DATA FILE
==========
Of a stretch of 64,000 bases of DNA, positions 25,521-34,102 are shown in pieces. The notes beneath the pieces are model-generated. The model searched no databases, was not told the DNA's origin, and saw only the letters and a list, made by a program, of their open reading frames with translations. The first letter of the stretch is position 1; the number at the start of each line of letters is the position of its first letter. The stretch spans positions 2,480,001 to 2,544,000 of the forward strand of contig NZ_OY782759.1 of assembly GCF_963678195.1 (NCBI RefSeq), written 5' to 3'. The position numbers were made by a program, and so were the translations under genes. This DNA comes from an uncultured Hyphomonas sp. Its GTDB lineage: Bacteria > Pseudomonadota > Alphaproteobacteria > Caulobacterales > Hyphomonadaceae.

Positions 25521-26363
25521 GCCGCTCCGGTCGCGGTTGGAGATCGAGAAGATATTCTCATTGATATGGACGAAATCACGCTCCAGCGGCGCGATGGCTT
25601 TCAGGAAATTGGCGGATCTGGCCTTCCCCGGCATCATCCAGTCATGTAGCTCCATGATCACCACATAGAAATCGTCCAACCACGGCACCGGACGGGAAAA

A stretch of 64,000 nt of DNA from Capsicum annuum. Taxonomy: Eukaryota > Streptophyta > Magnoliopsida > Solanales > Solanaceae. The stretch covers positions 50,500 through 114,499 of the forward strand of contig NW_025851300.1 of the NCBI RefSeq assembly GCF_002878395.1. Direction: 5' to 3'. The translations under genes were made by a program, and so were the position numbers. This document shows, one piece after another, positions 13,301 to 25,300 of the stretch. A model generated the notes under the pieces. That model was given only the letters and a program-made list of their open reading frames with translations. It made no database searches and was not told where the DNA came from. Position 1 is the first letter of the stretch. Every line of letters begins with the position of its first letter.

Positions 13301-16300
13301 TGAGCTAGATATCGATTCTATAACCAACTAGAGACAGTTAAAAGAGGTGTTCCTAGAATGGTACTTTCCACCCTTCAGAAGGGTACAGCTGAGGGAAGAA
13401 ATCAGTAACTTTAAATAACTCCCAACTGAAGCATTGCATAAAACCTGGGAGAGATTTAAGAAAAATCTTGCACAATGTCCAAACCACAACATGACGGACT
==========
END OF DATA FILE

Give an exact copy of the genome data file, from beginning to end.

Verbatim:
Of a stretch of 64,000 bases of DNA, positions 25,521-34,102 are shown in pieces. The notes beneath the pieces are model-generated. The model searched no databases, was not told the DNA's origin, and saw only the letters and a list, made by a program, of their open reading frames with translations. The first letter of the stretch is position 1; the number at the start of each line of letters is the position of its first letter. The stretch spans positions 2,480,001 to 2,544,000 of the forward strand of contig NZ_OY782759.1 of assembly GCF_963678195.1 (NCBI RefSeq), written 5' to 3'. The position numbers were made by a program, and so were the translations under genes. This DNA comes from an uncultured Hyphomonas sp. Its GTDB lineage: Bacteria > Pseudomonadota > Alphaproteobacteria > Caulobacterales > Hyphomonadaceae.

Positions 25521-26363
25521 GCCGCTCCGGTCGCGGTTGGAGATCGAGAAGATATTCTCATTGATATGGACGAAATCACGCTCCAGCGGCGCGATGGCTT
25601 TCAGGAAATTGGCGGATCTGGCCTTCCCCGGCATCATCCAGTCATGTAGCTCCATGATCACCACATAGAAATCGTCCAACCACGGCACCGGACGGGAAAA

A stretch of 64,000 nt of DNA from Capsicum annuum. Taxonomy: Eukaryota > Streptophyta > Magnoliopsida > Solanales > Solanaceae. The stretch covers positions 50,500 through 114,499 of the forward strand of contig NW_025851300.1 of the NCBI RefSeq assembly GCF_002878395.1. Direction: 5' to 3'. The translations under genes were made by a program, and so were the position numbers. This document shows, one piece after another, positions 13,301 to 25,300 of the stretch. A model generated the notes under the pieces. That model was given only the letters and a program-made list of their open reading frames with translations. It made no database searches and was not told where the DNA came from. Position 1 is the first letter of the stretch. Every line of letters begins with the position of its first letter.

Positions 13301-16300
13301 TGAGCTAGATATCGATTCTATAACCAACTAGAGACAGTTAAAAGAGGTGTTCCTAGAATGGTACTTTCCACCCTTCAGAAGGGTACAGCTGAGGGAAGAA
13401 ATCAGTAACTTTAAATAACTCCCAACTGAAGCATTGCATAAAACCTGGGAGAGATTTAAGAAAAATCTTGCACAATGTCCAAACCACAACATGACGGACT